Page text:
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2019-07-04 | Usage | MCJ Introduction

I have created sites like this many times before over the last two decades. I have tried many different kinds of content management systems (CMS), using BASH scripts, PHP Nuke, Perl, Ruby... pretty much everything you could imagine. This is what I came up with as the easiest with my preferences and experience.

One design consideration is portability and resilience. I run things local and keep them out of a database. Some of this is purely pragmatic; for instance, if I kept the articles that documented how to bring up a graph database using Virtuoso, which will happen, there is no way to read the documentation if it is stuck in a Virtuoso data store.

All programs, all documentation related to the CMS should also work in the reference OS, which is Ubuntu 18.04 with a snapshot set of packages from 2019. CMS refers to the system that created the page you are now reading this on. You can build this yourself using directions on this site. This is also useful for the general systems resilience ideas of the site.

One feature is that the system deals with source easily. I am writing this on iA Writer Classic. It is a pretty great editor suited to Markdown (Yes, I know this seems to contradict my earlier statement, but editing the files themselves is a personal preference. I still have one foot in the Mac world, so while I am running this system on MacPorts, I still test it on the reference OS.) But, back to the problem of source. I place markers for source code like this:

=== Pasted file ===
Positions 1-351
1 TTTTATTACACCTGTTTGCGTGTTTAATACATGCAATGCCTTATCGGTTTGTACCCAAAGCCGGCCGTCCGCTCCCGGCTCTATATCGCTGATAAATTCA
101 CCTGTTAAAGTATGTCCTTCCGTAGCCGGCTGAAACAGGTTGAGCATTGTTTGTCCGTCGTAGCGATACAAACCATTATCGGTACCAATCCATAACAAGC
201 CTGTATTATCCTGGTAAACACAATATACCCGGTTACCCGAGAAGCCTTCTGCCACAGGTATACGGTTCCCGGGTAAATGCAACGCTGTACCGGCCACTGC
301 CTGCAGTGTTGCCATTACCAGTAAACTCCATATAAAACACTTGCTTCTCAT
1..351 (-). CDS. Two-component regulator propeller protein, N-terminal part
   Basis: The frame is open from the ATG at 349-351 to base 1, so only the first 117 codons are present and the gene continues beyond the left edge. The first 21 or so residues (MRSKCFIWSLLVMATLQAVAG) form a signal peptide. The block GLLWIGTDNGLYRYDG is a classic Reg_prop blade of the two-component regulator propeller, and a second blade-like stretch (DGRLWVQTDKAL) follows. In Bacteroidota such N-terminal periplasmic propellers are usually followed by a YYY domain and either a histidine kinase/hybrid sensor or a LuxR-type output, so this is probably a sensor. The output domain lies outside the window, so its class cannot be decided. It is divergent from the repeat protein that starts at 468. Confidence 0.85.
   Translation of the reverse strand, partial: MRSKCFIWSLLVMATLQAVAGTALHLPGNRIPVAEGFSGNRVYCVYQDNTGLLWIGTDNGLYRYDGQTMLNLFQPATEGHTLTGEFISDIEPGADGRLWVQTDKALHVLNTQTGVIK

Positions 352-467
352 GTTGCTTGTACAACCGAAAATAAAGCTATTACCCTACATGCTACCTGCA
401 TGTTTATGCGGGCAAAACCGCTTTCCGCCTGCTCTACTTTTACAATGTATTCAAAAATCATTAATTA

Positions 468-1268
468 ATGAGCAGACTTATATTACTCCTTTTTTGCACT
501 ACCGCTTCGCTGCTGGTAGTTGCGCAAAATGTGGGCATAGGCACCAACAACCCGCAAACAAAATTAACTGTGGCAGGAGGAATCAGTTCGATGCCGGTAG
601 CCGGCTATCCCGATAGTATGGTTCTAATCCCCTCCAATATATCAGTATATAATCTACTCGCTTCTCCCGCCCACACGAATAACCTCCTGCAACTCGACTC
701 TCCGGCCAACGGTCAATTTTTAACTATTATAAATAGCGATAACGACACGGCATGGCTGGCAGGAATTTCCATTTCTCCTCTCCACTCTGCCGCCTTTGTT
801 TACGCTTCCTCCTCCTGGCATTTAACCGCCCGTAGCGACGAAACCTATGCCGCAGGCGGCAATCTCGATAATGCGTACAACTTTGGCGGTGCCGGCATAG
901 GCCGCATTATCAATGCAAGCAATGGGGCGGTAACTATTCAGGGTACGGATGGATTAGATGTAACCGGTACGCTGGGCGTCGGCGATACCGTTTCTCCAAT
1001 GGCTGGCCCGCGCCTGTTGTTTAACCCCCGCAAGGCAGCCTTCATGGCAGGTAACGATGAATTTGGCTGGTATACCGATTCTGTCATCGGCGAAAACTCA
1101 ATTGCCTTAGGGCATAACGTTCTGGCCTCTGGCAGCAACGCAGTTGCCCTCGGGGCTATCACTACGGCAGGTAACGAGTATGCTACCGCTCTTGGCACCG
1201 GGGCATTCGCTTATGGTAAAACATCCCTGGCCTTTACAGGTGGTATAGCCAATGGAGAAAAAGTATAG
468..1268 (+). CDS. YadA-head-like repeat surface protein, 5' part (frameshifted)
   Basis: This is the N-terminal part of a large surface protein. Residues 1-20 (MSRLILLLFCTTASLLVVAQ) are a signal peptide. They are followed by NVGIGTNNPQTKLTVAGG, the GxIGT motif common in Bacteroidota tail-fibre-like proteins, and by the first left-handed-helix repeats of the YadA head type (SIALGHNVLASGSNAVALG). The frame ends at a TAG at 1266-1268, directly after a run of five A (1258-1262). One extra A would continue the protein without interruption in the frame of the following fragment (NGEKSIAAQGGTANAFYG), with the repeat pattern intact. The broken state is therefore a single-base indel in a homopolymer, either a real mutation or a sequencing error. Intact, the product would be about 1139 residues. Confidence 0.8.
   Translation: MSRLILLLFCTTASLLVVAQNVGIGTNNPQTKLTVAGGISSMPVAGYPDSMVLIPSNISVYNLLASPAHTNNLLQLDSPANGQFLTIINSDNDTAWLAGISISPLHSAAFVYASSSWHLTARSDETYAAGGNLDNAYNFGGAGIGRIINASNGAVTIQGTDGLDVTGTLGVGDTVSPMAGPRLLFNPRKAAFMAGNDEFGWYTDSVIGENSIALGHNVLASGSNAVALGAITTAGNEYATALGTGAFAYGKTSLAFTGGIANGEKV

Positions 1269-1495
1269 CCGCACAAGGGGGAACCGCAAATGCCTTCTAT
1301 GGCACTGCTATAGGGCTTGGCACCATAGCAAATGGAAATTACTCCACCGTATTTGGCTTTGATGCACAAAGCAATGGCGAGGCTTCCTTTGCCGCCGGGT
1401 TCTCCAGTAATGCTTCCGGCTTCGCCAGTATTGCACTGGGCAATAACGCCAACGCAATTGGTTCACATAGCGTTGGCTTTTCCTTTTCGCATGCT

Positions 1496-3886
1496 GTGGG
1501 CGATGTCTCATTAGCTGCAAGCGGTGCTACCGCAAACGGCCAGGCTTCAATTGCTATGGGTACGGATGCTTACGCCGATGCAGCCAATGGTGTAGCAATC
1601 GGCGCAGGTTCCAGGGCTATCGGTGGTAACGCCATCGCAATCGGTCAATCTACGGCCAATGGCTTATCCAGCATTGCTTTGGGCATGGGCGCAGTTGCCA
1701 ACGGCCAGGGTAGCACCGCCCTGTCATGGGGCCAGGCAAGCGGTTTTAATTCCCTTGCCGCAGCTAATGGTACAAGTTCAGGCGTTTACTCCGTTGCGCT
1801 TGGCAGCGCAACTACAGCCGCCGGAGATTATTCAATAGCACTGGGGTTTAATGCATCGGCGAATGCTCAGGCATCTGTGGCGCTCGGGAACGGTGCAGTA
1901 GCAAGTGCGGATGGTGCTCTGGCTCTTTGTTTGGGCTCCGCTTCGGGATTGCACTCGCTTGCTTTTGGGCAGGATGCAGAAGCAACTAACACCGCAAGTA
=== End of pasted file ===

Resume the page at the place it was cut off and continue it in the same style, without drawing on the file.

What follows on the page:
alias fja="cd /Users/divine/sysarts/categories/cms/articles/201907041/;vi ;pwd"
alias fjt="cd /Users/divine/sysarts/categories/cms/articles/201907041/;vi title.txt ;pwd"
alias fjc="cd /Users/divine/sysarts/categories/cms;pwd"
alias fj1="cd /Users/divine/sysarts/categories/cms/articles/201907041/sources/1/;vi 1.txt ;pwd"
alias fj1t="cd /Users/divine/sysarts/categories/cms/articles/201907041/sources/1/;vi 1.type ;pwd"

I number the source code in the directory tree, and the CMS automatically highlights and converts to HTML. This is problematic on IT sites, usually. I also use live.js to automatically load the page. Here is an example:

I build the site life using a Python monitoring script. It triggers anytime a file changes in the directory and rebuilds the static HTML.

Finally, I have created a text-based console to enter, categorize, and tag new articles. It also creates aliases that I can load up into my shell to further edit the files, as in the above script example. Here is what the console looks like:

This is much more efficient, for me, at least, to create articles quickly. Going out to a mouse frequently takes longer. This also allows me to embed the structure of the data in a way that is easy to maintain.

I will dig into each part of this further over the coming years.

Tags: bash, npyscreen, python